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Basic TMJ Facts

TMJ is also known as temporomandibular joint syndrome. It is a disorder resulting from an injury to the joint that connects your jaw to your skull.  This joint is located in front of each ear and allows you to talk and chew.  This disorder targets the muscles and nerves of the joint. It can cause pain while chewing as well as a clicking or popping of the jaw.  Some cases also cause nerve inflammation, swelling of the face, headaches, tooth grinding, and even jaw dislocation. Understanding TMJ Facts can help you learn what causes your condition and how you can control it.

TMJ Facts and Risk Factors

There are several factors that can increase the risk of getting TMJ.  Poor posture in the neck and upper back can lead to neck strain and improper alignment which can impact jaw muscle function.  People who clench their jaw under stress or have muscle tension are more susceptible to this disorder.  Women between the ages of 18 and 44 have an increased risk of developing TMJ.  Anyone who has suffered a trauma to the jaw or poorly positioned teeth or chronic inflammatory disorders or musculoskeletal conditions are more likely to develop TMJ as well.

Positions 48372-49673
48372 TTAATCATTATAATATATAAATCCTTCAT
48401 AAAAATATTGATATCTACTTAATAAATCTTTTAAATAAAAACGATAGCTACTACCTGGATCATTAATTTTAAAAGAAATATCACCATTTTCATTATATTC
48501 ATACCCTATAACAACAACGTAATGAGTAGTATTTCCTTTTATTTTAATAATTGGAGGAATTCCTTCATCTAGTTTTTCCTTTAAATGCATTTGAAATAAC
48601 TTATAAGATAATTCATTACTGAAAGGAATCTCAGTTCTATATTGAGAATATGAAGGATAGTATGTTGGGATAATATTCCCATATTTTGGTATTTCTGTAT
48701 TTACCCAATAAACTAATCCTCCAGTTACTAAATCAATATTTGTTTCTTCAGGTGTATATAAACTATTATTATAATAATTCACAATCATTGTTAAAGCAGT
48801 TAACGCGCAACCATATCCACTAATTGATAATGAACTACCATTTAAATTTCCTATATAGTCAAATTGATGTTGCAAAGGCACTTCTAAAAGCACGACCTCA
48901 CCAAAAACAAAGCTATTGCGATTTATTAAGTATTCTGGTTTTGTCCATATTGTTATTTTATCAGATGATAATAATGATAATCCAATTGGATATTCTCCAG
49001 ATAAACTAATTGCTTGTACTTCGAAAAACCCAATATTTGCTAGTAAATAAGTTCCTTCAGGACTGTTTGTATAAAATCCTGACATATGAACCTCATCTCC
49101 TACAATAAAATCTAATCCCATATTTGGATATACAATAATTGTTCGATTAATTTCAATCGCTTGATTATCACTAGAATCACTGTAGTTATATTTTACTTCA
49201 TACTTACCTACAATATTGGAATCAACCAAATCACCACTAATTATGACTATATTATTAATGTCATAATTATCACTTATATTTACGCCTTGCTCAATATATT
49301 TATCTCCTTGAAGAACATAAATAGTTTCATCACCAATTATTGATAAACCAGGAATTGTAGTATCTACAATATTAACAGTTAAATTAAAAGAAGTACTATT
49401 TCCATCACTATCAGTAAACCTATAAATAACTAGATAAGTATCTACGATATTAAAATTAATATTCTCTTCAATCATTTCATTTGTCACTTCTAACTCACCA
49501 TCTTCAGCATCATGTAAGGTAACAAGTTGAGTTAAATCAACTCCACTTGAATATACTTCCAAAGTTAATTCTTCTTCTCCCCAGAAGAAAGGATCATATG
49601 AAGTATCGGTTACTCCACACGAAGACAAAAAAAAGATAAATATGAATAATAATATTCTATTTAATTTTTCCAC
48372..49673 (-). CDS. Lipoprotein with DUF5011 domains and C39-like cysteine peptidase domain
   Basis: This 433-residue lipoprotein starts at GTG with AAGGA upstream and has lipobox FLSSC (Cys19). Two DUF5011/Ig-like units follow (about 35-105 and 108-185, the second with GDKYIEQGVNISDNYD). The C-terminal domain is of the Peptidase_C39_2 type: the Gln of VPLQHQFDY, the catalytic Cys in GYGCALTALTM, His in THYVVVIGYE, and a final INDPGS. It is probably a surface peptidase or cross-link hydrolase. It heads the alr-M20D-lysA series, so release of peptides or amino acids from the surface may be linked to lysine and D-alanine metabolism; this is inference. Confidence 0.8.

Causes of TMJ

Typically, multiple factors can contribute to the muscle dysfunction that is a major symptom of TMJ.  However, doctors are not sure if these factors cause the disorder or if they are symptoms of the disorder itself.  Many things that are believed to be a cause of the disorder include the same risk factors listed above including teeth grinding, jaw clenching, poor posture, stress or injury.  It is also possible that whiplash can contribute to TMJ.  Arthritis can also be a factor in this disorder.

Symptoms of TMJ

The most noticeable symptom with TMJ is pain in the jaw joint which may be more noticeable during chewing.  This pain can be temporary or last an extended period of time.  A popping or clicking in the jaw joint during chewing, sore or tight jaw and neck muscles, lockjaw, headaches, and ear pain are also symptoms of the disorder.  You may notice one or multiple symptoms which may come and go depending on the severity of your case.

There is no specific test to diagnose TMJ.  However, the symptoms of TMJ can also be common for many other issues such as arthritis, tooth decay, or gum disease.  Your doctor will ask you questions and examine you in an attempt to find a cause for your symptoms and rule out any other possible conditions.  During the examination your dentist may take X-rays and check your jaw to make sure that it is working properly.  Occasionally an MRI or CT may be done to get a better look at the structure of the joint and any other issues you may be having.  You may be referred to a specialist for confirmation and treatment based upon the severity of your symptoms and the severity of your TMJ.

Treating TMJ